Nottingham Industry - Mon, 26 May 1997

In good spirits, with music stands and instruments all over the place, Richard begins with Pharaoh, introduces DT and Christine and performs the first and last tracks of Hard Cash side one: Time to Ring and Mrs Rita. ("Employees were sacked for pilfering but they were being paid less than the minimum wage, so they had good reason to steal." Controversial.)

It has to be said that Christine is dressed like a Spice Girl, with a tiny outfit revealing about 3 times more flesh than it conceals. Her tops are coming down and hems going up at such a rate, they'll soon cross over. She sings well too. Mrs Rita isn't much of a song, IMO.

Bright Lights.

"Some more nordic angst from the last album before the industrial grit."

The Ghost OYW
Razor Dance

Wall of Death. He sings it in the wrong key but everybody adjusts without a flicker. "Professionals", he comments.

Paul Clarvis (drums) and Tony Roberts (sax) are intro'd for Al B. Clarvis is incredible: he has to play restrained cymbals but his eyes are popping out of his head like a man thinking "Help. Why am I here? What on earth can I do?" But he's good, and younger than the average Saw Doctor. The sax blasts in on cue from a Ronnie Scott lookalike, complete with Gorbachev trilby. He's good and doesn't seem to have to try as hard as Pete Z. RT orchestrates US-style applause for each solo.

End of the first in a "game of three thirds" (RT). A very tight, relaxed show of about 30 minutes so far. CC's mic isn't as good as Richard's.

Then straight into Chorale and Sweetheart. It's the CD note for note. DT has a mic, so he introduces the band and theme. (The mic proves useful later when RT teases DT with "... this is the last time we work together." "So it's not all bad news for me", DT retorts.)

"The great Tony Roberts helped enormously with the arrangements. Tonight on flute, tenor, soprano and baritone saxophone and telephone." Dylan Fowler on guitar, cor anglais and oboe! (He straps a number of guitars up high. Richard steps back and admires his solos, they're that good.) Harrison Smith on saxes and bass clarinet.

Big Chimney is fantastic. The heat of the furnace burns you. Great RT electric solo, on a par with Pal last year.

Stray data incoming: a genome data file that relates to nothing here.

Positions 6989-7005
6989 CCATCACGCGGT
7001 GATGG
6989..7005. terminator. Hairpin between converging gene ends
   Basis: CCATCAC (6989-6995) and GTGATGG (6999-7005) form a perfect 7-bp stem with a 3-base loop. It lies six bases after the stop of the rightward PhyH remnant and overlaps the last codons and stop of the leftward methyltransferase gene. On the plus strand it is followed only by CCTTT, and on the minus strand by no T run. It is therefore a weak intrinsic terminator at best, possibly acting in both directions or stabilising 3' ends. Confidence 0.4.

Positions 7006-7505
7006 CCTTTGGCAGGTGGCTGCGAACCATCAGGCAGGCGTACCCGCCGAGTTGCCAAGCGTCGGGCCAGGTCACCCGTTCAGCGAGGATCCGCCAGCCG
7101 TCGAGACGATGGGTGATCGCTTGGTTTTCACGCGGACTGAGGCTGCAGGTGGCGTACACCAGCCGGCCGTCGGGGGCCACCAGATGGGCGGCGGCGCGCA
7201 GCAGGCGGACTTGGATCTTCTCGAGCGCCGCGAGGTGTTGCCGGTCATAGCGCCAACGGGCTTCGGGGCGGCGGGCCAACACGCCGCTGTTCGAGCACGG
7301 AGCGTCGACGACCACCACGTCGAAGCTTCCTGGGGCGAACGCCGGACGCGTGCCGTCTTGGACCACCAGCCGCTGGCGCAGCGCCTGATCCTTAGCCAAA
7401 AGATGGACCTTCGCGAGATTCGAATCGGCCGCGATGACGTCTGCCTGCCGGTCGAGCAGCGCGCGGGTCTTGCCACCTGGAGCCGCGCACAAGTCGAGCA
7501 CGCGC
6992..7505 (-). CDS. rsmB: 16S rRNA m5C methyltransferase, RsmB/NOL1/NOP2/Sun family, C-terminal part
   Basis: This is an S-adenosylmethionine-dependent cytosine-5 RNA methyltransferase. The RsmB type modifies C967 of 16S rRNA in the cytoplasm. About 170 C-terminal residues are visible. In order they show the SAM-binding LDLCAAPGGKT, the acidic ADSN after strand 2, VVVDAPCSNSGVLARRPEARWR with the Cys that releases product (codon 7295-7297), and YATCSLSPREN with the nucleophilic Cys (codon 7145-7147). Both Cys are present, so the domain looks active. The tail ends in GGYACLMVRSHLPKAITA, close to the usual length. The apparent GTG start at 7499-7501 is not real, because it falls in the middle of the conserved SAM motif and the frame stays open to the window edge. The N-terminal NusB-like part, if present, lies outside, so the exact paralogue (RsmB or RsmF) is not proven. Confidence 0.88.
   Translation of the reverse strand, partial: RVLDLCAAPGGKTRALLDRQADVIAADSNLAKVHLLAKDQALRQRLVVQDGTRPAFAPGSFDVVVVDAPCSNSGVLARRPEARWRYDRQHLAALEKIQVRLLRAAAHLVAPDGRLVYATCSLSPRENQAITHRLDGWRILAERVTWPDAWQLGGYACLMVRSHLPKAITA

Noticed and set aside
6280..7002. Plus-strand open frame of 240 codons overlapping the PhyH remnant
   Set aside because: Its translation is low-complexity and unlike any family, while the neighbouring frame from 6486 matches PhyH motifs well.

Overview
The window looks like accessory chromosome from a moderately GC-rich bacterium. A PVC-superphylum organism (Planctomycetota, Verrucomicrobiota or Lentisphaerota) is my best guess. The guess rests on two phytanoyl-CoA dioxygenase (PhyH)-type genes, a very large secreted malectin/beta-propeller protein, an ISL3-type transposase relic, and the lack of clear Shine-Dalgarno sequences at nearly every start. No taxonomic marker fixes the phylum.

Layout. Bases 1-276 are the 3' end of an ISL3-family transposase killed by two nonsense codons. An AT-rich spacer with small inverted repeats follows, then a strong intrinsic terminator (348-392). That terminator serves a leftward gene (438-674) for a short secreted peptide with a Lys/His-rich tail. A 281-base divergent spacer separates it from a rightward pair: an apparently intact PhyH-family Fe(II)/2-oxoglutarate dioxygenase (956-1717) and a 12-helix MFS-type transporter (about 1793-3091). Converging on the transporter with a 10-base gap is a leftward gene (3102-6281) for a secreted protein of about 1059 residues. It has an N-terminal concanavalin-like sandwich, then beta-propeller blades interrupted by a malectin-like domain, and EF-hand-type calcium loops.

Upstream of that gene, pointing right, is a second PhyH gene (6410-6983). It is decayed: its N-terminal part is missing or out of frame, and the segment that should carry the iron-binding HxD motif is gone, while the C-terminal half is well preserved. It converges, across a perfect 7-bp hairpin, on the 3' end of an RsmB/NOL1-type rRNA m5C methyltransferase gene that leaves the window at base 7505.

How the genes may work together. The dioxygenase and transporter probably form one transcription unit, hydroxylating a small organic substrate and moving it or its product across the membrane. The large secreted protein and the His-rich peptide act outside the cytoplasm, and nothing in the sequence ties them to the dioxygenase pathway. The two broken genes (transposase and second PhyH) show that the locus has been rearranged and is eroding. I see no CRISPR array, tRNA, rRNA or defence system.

The band is so tight. Each musician seems to be a top session man on many instruments. Makes you sick. Peter Knight and DT are relatively under-weaponed with only a fiddle and a string bass, but what sounds. And they make up for their single instruments: Peter turns his fiddle into a mandolin throughout Lottery Land, playing pizzicato with a pick (or at least fingernails, I can't see); DT whacks the bridge with the back of his bow on New Rhythms.

Drifting still sounds too low for RT and the breath pattern is a challenge. Saboteur has great presence, live. Last Shift is wonderful. The tune sounds unique but I'm told it's Russian(?)

They're all so relaxed, including Richard, all showing off by not raising their instruments until a milli-second before their part starts.

(Woodsie - Morris reference coming up.)

An encore. RT teases us by introducing a singalong and playing an intro. Some of the audience think they recognise it, but he goes into My Way to humiliate them. The song becomes "Keep That Wheel Turning (As we do a little Morris Dance)" It's a polka, very similar to Bring a Little Water Sylvie and the like.

A very unusual show. Hardly any improvisation but consummate musicianship. I loved it. Until Richard's vocal is a bit slow to come in after a solo on the encore, I haven't been able to detect even a hint of a fluff.

Some US listees have bemoaned the lack of a show over there, but this is really a Brit-specific theme and a spot of Thompson indulgence. They just enjoy it so much and they don't care about the ludicrous economics of five shows with expensive musicians and a CD. I can't imagine much of an audience for it in the US outside of listmembers and Scranton Pa. (Sorry if I've insulted that great nation.)

Trevor Buck